MIAMI (AP) — Millions of square feet of wasted space in federal courthouses that have opened since 2000 are costing U.S. taxpayers upwards of $51 million a year, congressional auditors reported Thursday.
The 33 courthouses, including the Ferguson Courthouse in downtown Miami, were overbuilt by more than 3.5 million square feet at an initial construction cost of $835 million, according to the study by the Government Accountability Office. That’s enough space for nine average-sized courthouses, the GA0 estimated.
Rent, maintenance and operation costs account for the $51 million in extra costs each year. And that amount will keep rising.
The study was released by a U.S. House Oversight and Government Reform panel that is scheduled to hold a hearing on the issue Friday in Miami. In addition to the extra space issue, Republican-controlled House committees have been investigating surplus and empty federal properties such as Miami’s historic Dyer Courthouse, which has been vacant since 2008.
The hearing on courthouse waste comes as Congress and President Barack Obama wrestle with how to handle $85 billion in mandated budget cuts that have stoked fears of government service cutbacks, worker furloughs and shuttered public properties.
U.S. Rep. John Mica, a Florida Republican who chairs the House subcommittee, said the hearing is aimed at shining a light on “this waste and unacceptable inaction.” He placed much of the blame on the GSA, which owns and oversees thousands of federal buildings across the country including the Miami courthouse that opened in 1933.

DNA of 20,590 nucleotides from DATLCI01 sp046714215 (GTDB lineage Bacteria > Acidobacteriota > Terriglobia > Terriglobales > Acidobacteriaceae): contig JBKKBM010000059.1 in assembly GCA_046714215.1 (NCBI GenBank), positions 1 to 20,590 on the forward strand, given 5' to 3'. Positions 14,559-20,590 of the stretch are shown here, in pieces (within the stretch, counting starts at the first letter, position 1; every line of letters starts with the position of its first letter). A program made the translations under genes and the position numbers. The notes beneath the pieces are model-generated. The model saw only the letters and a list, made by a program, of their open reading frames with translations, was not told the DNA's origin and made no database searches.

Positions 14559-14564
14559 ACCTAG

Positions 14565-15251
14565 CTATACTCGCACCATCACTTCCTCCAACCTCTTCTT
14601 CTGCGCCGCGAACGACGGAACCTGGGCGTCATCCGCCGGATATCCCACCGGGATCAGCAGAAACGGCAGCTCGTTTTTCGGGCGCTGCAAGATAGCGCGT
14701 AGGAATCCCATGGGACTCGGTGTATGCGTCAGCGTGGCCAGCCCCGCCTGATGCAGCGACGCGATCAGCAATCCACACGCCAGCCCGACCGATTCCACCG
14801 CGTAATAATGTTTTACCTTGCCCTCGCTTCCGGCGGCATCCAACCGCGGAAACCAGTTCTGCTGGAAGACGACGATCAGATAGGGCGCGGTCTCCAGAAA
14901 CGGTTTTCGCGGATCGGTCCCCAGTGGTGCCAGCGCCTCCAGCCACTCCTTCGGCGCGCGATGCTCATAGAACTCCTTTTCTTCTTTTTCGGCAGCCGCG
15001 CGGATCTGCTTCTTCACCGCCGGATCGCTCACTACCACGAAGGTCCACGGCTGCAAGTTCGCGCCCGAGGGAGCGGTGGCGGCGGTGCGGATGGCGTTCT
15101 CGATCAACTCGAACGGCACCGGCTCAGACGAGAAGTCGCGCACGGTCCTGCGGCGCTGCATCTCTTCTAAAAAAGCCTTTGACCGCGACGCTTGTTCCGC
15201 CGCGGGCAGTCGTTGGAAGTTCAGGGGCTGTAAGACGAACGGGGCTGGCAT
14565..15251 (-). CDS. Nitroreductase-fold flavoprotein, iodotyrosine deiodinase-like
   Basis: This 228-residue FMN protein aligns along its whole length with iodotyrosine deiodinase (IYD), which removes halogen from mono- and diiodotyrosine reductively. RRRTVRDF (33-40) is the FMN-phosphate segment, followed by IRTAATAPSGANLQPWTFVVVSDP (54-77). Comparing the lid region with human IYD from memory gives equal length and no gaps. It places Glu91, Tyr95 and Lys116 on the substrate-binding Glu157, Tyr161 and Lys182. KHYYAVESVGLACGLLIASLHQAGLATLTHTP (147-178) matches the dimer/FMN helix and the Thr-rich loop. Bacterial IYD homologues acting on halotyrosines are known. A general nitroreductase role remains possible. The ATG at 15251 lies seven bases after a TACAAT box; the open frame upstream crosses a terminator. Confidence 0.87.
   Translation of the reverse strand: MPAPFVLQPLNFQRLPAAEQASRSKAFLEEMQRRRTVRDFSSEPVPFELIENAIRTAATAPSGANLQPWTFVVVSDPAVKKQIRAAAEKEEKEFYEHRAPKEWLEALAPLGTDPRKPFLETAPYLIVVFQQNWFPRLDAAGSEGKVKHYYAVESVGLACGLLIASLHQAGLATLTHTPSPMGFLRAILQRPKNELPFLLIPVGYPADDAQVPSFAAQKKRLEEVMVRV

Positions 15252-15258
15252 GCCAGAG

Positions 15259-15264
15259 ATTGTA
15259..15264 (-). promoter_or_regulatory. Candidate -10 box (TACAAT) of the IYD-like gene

“For nearly six years, GSA has let this historic building deteriorate and ensure taxpayers are shortchanged while the country falls into financial ruin,” Mica said in an email.
GSA officials did not immediately comment Thursday. A regional GSA administrator is scheduled to testify at Friday’s hearing.
There are a number of reasons the newer courthouses were overbuilt, the GAO found. Some were constructed at a much larger size than authorized by Congress. In other cases, estimates were off on how many judges there would be in a given courthouse. In addition, many times there were no plans to have judges share courtrooms.
In the new Miami courthouse’s case, the GAO study showed that as of 2010 there were only 27 judges instead of the 33 that were originally projected. That resulted in 57,000 extra square feet of space including two courtrooms that have never been finished. There are also three other buildings — not counting the vacant Dyer courthouse — in Miami that contain federal courtrooms.
Last year, the GSA said it would ask developers and the business community for suggestions on what to do with the Dyer building. One proposal came from Miami Dade College, which has a large campus across the street and wants to use the old courthouse as an educational and cultural center.
The college’s president, Eduardo J. Padron, said in remarks prepared for Friday’s hearing that talks are “inching forward” with GSA on that idea, which would include preserving the building as a historic site.
“We propose a new chapter for this historic building that will be rich in promise for all,” Padron said. “We hope our federal partners will give us this chance.”
Follow Curt Anderson on Twitter: http://twitter.com/Miamicurt
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